2. Well, I think even if twitter owns it, with thousands of users… they would not find anything to do with it. Even if they own your tweets, they wont anything that is linked outside twitter like your blog posts.

  3. In the end I think Twitter owns them but will twitter try to police them. For example I take IBM and the company IBM wants it! Does Twitter take action?

    Should be interesting….

  4. Interesting post. In my opinion, if a company wants an employee to post tweets about company news, announcements, etc., they should register their company name. Registering in an employee's name might be a mistake. For one, the employee might just use the account for his/her own personal purpose later–which I don't think is necessarily the fault of the employee. After all, the account is under his/her name. The company may have a claim, but still, it's the employee's name being used.

  5. I think if you built the list of friends on your companies hours and you were paid for those hours then the account should be owned by the company.

  6. Twitter is over rated it only works well for establihed brands and the darker industries

  7. Interesting! I never thought about such legal issues in tweeting

  8. Unregulated always goes regulated some day and if Twitter can make a dollar out of regulating the names they should and will do it. The tipping point will come when we pay and bid for the names we want and expect to pay. Just wait you will see

  9. I think the primary factor is the one who set up the account. And as others says, if someone uses its personal e-mail to set up an account then they absolutely owns it. Its up to them what they want to do on the account since they own it.

  10. I don't think that really can be policed by employers……why would they want to pursue that? I think lawsuits in this venue fall into the "frivolous" file.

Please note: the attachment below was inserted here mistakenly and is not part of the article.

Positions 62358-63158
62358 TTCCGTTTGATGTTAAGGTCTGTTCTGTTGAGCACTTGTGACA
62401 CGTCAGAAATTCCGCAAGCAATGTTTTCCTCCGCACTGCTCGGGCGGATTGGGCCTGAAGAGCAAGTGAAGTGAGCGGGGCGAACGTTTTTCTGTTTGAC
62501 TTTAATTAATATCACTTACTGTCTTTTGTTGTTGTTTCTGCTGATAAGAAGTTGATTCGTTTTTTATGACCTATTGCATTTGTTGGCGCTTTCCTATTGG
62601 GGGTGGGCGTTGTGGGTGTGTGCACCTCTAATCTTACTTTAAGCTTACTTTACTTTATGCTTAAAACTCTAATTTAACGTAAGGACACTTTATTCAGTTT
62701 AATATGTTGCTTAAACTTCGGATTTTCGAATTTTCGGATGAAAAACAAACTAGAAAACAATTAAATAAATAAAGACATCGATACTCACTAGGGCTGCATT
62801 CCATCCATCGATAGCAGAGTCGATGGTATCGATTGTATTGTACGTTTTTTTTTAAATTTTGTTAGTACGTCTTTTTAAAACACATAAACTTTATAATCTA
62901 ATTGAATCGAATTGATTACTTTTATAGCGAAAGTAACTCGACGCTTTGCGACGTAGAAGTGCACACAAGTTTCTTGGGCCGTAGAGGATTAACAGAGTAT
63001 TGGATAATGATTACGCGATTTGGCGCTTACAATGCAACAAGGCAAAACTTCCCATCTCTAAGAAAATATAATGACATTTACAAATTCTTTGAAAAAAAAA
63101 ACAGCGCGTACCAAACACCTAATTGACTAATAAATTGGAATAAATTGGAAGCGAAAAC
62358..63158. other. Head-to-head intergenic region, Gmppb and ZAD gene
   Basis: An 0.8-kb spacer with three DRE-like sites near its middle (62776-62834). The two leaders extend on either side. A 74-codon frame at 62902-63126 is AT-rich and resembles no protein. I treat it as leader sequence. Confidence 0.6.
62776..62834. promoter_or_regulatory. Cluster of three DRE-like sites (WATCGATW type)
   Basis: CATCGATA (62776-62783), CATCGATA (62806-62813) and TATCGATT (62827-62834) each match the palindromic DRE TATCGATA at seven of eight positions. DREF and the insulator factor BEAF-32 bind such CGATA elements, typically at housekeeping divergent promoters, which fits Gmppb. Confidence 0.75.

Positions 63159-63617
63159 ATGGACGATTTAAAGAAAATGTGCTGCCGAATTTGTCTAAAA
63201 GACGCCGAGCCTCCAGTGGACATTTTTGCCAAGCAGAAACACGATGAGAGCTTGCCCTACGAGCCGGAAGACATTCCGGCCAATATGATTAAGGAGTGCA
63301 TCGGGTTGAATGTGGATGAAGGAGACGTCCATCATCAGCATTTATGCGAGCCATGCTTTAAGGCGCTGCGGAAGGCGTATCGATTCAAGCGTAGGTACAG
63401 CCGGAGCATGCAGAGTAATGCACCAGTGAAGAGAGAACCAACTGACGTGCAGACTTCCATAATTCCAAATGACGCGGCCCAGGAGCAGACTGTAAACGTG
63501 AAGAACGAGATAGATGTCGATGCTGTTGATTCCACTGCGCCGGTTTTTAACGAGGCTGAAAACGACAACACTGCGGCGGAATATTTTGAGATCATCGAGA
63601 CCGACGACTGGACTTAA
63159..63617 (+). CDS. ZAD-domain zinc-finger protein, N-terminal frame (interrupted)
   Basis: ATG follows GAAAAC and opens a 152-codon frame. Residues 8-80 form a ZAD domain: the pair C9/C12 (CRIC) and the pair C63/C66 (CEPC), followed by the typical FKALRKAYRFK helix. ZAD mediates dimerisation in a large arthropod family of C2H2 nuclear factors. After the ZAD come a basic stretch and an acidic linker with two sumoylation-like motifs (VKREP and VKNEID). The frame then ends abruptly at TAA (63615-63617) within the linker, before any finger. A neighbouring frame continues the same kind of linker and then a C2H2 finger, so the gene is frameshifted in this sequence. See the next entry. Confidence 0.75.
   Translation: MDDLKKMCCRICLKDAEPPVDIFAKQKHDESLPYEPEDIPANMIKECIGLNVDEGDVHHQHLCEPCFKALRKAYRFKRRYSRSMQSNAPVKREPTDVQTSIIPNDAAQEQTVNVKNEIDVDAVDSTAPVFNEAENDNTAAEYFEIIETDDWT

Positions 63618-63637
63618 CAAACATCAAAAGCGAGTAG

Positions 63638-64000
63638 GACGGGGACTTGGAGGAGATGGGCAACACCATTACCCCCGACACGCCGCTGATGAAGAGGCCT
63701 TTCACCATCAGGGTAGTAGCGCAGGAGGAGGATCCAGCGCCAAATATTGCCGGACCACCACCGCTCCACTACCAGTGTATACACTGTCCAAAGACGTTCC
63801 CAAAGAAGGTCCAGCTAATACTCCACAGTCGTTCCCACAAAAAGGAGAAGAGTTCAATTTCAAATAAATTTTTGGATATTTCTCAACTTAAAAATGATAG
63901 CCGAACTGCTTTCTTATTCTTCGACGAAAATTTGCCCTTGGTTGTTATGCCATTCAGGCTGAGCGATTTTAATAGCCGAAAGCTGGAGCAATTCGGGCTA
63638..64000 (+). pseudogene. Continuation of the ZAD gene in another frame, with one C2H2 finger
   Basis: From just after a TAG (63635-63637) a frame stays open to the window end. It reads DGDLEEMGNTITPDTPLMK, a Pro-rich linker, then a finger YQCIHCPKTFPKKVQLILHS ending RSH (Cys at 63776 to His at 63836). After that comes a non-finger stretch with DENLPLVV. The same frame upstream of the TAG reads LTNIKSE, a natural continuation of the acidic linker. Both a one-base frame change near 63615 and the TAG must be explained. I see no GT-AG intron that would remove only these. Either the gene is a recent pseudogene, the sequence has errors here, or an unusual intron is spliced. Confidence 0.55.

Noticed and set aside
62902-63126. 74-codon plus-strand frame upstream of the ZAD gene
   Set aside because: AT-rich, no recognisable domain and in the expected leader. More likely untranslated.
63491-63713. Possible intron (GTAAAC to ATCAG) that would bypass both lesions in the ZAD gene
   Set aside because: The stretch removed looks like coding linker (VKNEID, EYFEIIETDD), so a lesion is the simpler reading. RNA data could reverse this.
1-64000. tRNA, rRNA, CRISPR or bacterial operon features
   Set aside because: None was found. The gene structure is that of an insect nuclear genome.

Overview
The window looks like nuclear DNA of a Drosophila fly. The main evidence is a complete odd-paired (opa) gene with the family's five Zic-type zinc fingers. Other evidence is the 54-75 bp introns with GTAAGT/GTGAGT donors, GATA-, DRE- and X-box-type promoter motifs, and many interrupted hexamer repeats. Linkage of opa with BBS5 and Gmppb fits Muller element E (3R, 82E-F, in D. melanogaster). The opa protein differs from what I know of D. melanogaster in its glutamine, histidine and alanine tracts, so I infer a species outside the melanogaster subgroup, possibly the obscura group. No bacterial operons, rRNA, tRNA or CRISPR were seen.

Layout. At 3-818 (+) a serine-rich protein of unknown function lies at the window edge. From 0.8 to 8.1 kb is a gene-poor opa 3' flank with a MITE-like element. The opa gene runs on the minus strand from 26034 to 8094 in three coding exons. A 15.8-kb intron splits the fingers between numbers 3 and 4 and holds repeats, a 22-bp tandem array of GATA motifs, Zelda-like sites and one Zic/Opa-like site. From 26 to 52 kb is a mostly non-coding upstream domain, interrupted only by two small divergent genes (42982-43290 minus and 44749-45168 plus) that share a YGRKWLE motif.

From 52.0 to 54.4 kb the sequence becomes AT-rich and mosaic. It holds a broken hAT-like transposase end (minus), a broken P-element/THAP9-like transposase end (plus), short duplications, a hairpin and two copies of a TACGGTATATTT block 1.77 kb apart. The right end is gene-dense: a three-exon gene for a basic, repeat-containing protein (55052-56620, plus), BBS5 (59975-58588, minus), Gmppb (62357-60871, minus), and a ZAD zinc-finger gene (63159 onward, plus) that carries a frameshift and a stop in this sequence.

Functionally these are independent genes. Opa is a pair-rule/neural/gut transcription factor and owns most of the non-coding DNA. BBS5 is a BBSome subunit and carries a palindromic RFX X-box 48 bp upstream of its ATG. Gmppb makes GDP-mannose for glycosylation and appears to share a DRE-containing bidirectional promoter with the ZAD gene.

11. This is the real question now, as people are actually selling their twitter handle. Like the one @drew, where supposedly Drew Carey himself is bidding for… a whopping $100,000.

  12. This is definately an interesting post.I think the person who created the Twitter site is the owner of it.so for me the owner is twitter.

  13. Wow lot’s of very interesting different Twitter ownership scenarios here. I’m so glad I work for myself and don’t have to worry about my company trying to claim ownership of my Twitter account. he he. 😉

  14. In regards to the matter of a company employing someone and getting them to start one of these social media accounts I believe that the account would belong to the company – however only if that was apart of the job description and therefore they were being paid to do so.

  15. I think the account should belong to the person that created it. Its kind of like a condo – you own the unit but you sorta don't own the common space but you have a voice. I love facebook and playing games on facebook. Have you seen this website about mafia wars strategy, it is where I got some of my strategy tips for the game.

  16. Maybe its best to have 2 twitter accounts, on ein business name and ones own personal twitter acount, would this solve it!!

  17. Another question is how many people have sold their twitter accounts to someone else because they were tired tweeting… You could be getting tweets from a stranger…